Calculating viscosity of a liquid with a falling object

1. Jun 1, 2017

Beyar

1. The problem statement, all variables and given/known data

A small steel-bearing falls 25.0 cm in glycerol in 23.8 s and the same distance in castor oil in 15.1 s. The densities are for glycerol 1260 kg m−3 , for castor oil 961 kg m−3 , and for steel 7830 kg m−3 . The viscosity for glycerol is 1.490 Pa s. Calculate the viscosity for castor oil. All values are valid for 20 ◦C.

2. Relevant equations
I guess Viscosity=Density*Velocity where the velocity is equal to Distance/time.

3. The attempt at a solution
Thought I'd put the equation for the distance equal to each other and then rewrite it to get the viscosity of the castor oil, but I get the wrong value. It should be 0,988 Pas. I get the final equation to:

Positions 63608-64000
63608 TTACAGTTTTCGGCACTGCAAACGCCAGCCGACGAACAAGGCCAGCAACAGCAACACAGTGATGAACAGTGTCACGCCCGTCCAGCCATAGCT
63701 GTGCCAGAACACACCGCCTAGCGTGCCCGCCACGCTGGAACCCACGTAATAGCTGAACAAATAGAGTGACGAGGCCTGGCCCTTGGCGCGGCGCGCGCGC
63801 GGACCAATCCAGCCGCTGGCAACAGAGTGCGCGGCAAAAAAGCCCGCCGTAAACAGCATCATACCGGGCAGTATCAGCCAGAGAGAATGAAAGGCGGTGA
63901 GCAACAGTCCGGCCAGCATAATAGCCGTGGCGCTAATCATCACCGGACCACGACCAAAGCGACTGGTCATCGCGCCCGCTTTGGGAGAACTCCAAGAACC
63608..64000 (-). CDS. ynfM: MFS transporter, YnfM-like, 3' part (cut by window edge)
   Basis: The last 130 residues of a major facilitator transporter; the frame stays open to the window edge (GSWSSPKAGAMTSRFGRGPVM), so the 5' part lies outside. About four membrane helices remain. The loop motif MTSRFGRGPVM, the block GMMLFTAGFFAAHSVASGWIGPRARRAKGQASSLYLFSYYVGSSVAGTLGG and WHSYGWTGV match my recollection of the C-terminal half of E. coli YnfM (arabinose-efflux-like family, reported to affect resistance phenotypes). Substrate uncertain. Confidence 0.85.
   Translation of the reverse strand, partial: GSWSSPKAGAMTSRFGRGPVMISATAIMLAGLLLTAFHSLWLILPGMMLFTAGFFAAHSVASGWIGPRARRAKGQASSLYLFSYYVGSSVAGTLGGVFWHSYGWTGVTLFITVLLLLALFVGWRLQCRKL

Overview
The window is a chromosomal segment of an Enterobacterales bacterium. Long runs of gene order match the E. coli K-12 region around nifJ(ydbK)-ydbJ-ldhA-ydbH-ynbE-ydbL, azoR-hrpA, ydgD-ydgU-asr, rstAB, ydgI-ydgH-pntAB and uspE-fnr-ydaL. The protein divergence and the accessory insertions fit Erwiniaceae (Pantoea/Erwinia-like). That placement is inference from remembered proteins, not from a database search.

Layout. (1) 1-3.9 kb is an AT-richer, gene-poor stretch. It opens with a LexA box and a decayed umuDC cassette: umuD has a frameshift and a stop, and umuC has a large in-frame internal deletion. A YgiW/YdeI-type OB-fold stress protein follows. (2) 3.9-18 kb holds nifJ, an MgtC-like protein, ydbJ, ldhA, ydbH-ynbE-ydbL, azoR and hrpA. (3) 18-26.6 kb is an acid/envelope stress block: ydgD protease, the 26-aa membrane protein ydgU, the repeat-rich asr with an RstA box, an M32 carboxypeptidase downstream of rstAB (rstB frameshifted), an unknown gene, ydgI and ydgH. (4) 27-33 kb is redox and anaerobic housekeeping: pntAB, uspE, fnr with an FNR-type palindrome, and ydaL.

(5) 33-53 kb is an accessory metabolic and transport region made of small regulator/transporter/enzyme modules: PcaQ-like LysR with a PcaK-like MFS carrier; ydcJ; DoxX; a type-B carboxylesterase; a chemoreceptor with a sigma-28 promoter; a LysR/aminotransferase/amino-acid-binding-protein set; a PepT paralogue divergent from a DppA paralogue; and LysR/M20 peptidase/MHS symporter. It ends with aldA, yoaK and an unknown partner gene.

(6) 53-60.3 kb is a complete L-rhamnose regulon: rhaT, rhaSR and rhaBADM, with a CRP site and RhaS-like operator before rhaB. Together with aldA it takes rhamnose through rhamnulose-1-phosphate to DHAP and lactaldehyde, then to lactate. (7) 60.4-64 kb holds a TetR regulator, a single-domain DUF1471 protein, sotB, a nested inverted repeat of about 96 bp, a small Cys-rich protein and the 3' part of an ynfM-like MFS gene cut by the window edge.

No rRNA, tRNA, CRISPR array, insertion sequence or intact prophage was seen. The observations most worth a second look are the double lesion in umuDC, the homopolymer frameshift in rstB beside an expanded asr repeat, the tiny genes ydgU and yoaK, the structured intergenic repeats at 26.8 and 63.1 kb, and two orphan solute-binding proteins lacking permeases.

Viscosity of Glycerol= (Density of Castor Oil*Viscosity of Castor*Time the steel bearing fell in the Glycerol)/(Density of Glycerol * time steel bearing fell in Castor oil)

The equation has not regarded the denisty of the steel-bearing though, so that might be the problem but I don't see how I would get around to fit it in.
It is very frustrating.

Last edited by a moderator: Jun 1, 2017
2. Jun 1, 2017

BvU

Well then, could it be that the net driving force for falling is a density difference ?

3. Jun 1, 2017

4. Jun 2, 2017

5. Jun 2, 2017

BvU

Call it $R$, cross your fingers and hope it divides out in the answer